Derek Jeter is the man for a new era of Yankees fans
Reading is like tomatoes. You can eat tomatoes year-round, but when they come ripe locally (maybe this week!) you bite into one and realize that it’s just a totally different, more satisfying fruit.
Summertime reading is always different than any other time. Through the cooler and harder working months we get to read in snatches, read while we fall asleep, while we wait for an appointment, and we read mostly what we have to read. In summer there are, if we are lucky, some days given up mostly to absorbing a book.
My taste in reading tends toward biographies, and it happened that in the week that Derek Jeter garnered his 3,000th hit as a New York Yankee, I was reading a biography of another Yankee baseball legend. The author of the bio, a former sportswriter named Jane Leavy, calls her tome The Last Boy: Mickey Mantle and the End of America’s Childhood (Harper Collins, 2010), and asserts that Mantle and his teammates were the last boys in the last decade run by boys. Bad boys. Bad boys who never grew up, and who were coddled and adored and, to use a term they never heard, enabled.
Mantle and Billy Martin and Whitey Ford, whose nickname said more than enough about the times, were among those who existed in a bubble of booze and misogyny that would make rock stars blush.
Full disclosure: I am an unabashed Mickey Mantle fan.
Friends, mostly from Boston, complain that someone who habitually roots for the underdog should never identify with a team whose logo was designed by Tiffany’s and whose uniform pinstripes mimic Wall Street brokers. To them I can only offer a two-word retort: Mickey Mantle.
Mickey Mantle was a mirror for the United States in the postwar boom. Ascendant, optimistic, powerful, brash, disrespectful, insular and untouchable. His story fed perfectly the national mythology of rags to riches: a man who literally rose from the ashes of a lead mine in Oklahoma to reign over the national pastime. His sins, like those of the country and its leaders, were kept hidden while we went along for the ride. The same pact that kept John Kennedy’s health issues and romancing out of the papers and that covered up our secret wars across Asia, Latin America and Africa allowed young boys like me to grow up blissfully ignorant of the other side of the Mick.
Then along came Jim Bouton and Daniel Ellsberg. Bouton’s Ball Four: My Life and Hard Times Throwing the Knuckleball in the Major Leagues (World Publishing Company, 1970), the first kiss-and-tell baseball insider story, pulled the veil from the drunken antics of major league baseball players, most notably Mantle, the way Ellsberg’s release of The Pentagon Papers displayed the twisted workings of the national security state. Neither sports nor politics would ever be the same.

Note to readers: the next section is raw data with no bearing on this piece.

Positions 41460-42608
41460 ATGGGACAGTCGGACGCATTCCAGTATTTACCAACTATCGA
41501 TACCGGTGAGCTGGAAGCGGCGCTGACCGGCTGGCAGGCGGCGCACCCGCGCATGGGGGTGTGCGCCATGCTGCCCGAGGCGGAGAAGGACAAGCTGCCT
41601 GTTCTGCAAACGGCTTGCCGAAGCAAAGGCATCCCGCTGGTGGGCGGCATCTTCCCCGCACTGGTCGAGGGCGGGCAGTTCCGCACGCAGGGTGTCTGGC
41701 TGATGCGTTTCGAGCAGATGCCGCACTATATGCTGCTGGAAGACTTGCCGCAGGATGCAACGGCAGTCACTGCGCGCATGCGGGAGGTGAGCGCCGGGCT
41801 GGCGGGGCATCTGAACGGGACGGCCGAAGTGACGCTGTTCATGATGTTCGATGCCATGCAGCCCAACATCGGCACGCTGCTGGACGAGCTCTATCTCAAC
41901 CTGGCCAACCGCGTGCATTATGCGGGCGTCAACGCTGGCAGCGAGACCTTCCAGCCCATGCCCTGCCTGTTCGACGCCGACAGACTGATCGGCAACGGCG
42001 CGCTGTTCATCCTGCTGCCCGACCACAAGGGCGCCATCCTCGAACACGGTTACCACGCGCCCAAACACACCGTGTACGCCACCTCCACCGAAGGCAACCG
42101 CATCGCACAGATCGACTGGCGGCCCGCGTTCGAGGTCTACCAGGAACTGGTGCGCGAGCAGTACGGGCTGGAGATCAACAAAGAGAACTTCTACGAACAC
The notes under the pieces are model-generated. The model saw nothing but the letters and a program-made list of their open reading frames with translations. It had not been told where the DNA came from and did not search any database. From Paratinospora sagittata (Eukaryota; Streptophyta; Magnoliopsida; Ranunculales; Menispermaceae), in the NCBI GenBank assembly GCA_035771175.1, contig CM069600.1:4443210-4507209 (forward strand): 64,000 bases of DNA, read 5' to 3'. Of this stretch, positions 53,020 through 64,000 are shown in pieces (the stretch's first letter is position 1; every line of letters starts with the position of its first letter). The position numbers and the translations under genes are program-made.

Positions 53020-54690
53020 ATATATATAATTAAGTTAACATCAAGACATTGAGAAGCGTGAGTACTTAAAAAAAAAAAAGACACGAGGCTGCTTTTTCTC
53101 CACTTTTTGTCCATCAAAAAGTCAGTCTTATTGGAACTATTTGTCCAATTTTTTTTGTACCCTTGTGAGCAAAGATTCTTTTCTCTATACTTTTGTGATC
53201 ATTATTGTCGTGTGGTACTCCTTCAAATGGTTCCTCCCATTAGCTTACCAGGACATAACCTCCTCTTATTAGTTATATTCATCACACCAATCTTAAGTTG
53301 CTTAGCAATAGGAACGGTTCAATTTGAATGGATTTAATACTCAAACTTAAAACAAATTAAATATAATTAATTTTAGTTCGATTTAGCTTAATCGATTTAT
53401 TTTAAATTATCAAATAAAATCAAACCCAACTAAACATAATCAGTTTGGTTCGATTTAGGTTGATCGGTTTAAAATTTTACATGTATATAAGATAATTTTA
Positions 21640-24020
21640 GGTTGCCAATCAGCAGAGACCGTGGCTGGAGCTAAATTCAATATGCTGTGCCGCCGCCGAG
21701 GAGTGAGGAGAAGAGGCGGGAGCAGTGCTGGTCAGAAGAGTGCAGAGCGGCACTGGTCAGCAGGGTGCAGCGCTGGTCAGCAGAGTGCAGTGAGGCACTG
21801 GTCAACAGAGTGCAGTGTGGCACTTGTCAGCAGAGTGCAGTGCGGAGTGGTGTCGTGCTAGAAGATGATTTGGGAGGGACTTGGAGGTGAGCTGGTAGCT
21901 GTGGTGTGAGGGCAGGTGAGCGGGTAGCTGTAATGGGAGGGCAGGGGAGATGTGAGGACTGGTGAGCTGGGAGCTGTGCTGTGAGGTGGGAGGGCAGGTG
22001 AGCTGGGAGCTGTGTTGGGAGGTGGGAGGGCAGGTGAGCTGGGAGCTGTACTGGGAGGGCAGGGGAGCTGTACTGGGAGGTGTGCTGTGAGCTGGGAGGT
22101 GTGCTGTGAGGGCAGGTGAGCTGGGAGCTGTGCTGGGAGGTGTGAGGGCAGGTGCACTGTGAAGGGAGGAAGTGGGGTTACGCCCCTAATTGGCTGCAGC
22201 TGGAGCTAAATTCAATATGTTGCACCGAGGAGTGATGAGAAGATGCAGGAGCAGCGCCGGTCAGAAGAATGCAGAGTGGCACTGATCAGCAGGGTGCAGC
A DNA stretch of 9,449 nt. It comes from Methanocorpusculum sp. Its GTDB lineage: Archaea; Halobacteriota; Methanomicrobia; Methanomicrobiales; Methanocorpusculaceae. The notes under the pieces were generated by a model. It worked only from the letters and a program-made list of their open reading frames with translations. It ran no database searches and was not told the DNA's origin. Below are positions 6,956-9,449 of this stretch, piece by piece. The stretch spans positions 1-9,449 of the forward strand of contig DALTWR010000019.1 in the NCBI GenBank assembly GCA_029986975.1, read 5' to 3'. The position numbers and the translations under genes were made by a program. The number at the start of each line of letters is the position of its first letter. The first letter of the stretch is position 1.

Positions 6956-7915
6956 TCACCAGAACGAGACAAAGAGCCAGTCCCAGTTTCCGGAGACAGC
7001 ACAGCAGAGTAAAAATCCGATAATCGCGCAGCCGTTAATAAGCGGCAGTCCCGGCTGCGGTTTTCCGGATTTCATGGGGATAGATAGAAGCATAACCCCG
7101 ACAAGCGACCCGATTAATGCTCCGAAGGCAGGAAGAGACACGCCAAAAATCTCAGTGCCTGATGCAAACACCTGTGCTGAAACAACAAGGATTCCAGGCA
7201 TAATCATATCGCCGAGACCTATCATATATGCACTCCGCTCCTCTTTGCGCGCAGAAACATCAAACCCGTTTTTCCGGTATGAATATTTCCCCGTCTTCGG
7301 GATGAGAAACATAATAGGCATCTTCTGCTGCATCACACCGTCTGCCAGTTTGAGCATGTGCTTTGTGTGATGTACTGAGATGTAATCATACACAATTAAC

Much is written today about how the Internet and the 24-hour news cycle feed the media frenzy for information. Some yearn for a return to a simpler time. But it was not lack of bandwidth that kept reporters from telling us what was really happening in the Yankee locker room, or in the Oval Office back then. It was a pact, an understanding, if you will, a (white) gentleman’s agreement.
Now comes Derek Jeter, an idol to baseball fans and the kind of person who inspires respect even from his adversaries. Witness the lineup of Tampa Bay Rays on the third base line applauding someone who had just hit a home run against them. His 3,000th hit, drilled into the left field bleachers on July 9, is part of a long career as remarkable for his character as his performance.
Even more amazing is that he does it in the era where telling all has replaced baseball as the national pastime. Search Wikipedia and all the gossip columns and anywhere you like and you find that the real Jeter is pretty much the same as the one we see on the diamond: a good guy. Maybe because he was raised right. Maybe because the media won’t happily paper over transgressions. Maybe both.
Jeter is the child of a biracial marriage that would have been illegal in the Oklahoma Mickey Mantle left in 1950 to join the Yankee organization. Jeter did not feel compelled, as Mantle did, to utter marriage vows he would never keep, in order to fit his father’s and his nation’s definition of manhood. If you read the life stories of these two Yankee icons, one of the unmistakable subplots is the evolution of the very notion of masculinity in our culture.
One of the saddest moments in the Mantle book is the press conference he held weeks before his death from alcohol-related liver cancer in 1995. He pleaded with young people seeking a role model to look elsewhere. In one of the most honest and pathetic sentences ever uttered in public, he fixed those fading baby blues on the camera and said, “Don’t be like me.”
In front of him sat the descendants of the reporters who had enabled this simple and goodhearted Okie to live a hidden life that wasted his talents and sent him to an early grave. In all honesty, they should have said the same thing.
Read Ed Griffin-Nolan’s award-winning commentary every week in the Syracuse New Times. Contact Ed at email@example.com.